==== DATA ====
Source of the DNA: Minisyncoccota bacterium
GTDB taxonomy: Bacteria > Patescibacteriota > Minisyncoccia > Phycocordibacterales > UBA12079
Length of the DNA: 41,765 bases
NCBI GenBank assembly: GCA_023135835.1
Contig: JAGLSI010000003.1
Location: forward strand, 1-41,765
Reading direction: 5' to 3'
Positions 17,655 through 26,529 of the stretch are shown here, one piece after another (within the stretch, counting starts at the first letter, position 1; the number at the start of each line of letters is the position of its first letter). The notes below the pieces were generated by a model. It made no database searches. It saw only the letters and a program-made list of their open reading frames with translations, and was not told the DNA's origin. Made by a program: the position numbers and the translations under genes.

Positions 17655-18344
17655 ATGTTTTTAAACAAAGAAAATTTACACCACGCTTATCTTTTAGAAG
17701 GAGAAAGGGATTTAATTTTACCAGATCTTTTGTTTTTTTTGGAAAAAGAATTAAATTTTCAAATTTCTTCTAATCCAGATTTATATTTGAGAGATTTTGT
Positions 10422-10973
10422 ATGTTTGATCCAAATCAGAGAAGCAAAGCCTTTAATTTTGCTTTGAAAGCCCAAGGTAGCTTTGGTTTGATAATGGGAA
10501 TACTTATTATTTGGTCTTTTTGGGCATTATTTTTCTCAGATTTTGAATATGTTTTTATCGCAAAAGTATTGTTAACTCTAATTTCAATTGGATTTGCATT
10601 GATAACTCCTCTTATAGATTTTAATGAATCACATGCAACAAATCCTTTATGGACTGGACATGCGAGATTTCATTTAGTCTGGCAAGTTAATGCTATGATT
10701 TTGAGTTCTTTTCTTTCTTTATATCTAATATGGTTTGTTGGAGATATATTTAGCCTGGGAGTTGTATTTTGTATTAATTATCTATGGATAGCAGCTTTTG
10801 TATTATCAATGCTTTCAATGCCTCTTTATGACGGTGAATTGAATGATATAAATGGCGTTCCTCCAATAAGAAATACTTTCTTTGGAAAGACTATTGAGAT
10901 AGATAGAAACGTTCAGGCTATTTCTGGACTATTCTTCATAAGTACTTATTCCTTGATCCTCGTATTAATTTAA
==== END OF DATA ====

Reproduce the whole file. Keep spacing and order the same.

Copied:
Source of the DNA: Minisyncoccota bacterium
GTDB taxonomy: Bacteria > Patescibacteriota > Minisyncoccia > Phycocordibacterales > UBA12079
Length of the DNA: 41,765 bases
NCBI GenBank assembly: GCA_023135835.1
Contig: JAGLSI010000003.1
Location: forward strand, 1-41,765
Reading direction: 5' to 3'
Positions 17,655 through 26,529 of the stretch are shown here, one piece after another (within the stretch, counting starts at the first letter, position 1; the number at the start of each line of letters is the position of its first letter). The notes below the pieces were generated by a model. It made no database searches. It saw only the letters and a program-made list of their open reading frames with translations, and was not told the DNA's origin. Made by a program: the position numbers and the translations under genes.

Positions 17655-18344
17655 ATGTTTTTAAACAAAGAAAATTTACACCACGCTTATCTTTTAGAAG
17701 GAGAAAGGGATTTAATTTTACCAGATCTTTTGTTTTTTTTGGAAAAAGAATTAAATTTTCAAATTTCTTCTAATCCAGATTTATATTTGAGAGATTTTGT
Positions 10422-10973
10422 ATGTTTGATCCAAATCAGAGAAGCAAAGCCTTTAATTTTGCTTTGAAAGCCCAAGGTAGCTTTGGTTTGATAATGGGAA
10501 TACTTATTATTTGGTCTTTTTGGGCATTATTTTTCTCAGATTTTGAATATGTTTTTATCGCAAAAGTATTGTTAACTCTAATTTCAATTGGATTTGCATT
10601 GATAACTCCTCTTATAGATTTTAATGAATCACATGCAACAAATCCTTTATGGACTGGACATGCGAGATTTCATTTAGTCTGGCAAGTTAATGCTATGATT
10701 TTGAGTTCTTTTCTTTCTTTATATCTAATATGGTTTGTTGGAGATATATTTAGCCTGGGAGTTGTATTTTGTATTAATTATCTATGGATAGCAGCTTTTG
10801 TATTATCAATGCTTTCAATGCCTCTTTATGACGGTGAATTGAATGATATAAATGGCGTTCCTCCAATAAGAAATACTTTCTTTGGAAAGACTATTGAGAT
10901 AGATAGAAACGTTCAGGCTATTTCTGGACTATTCTTCATAAGTACTTATTCCTTGATCCTCGTATTAATTTAA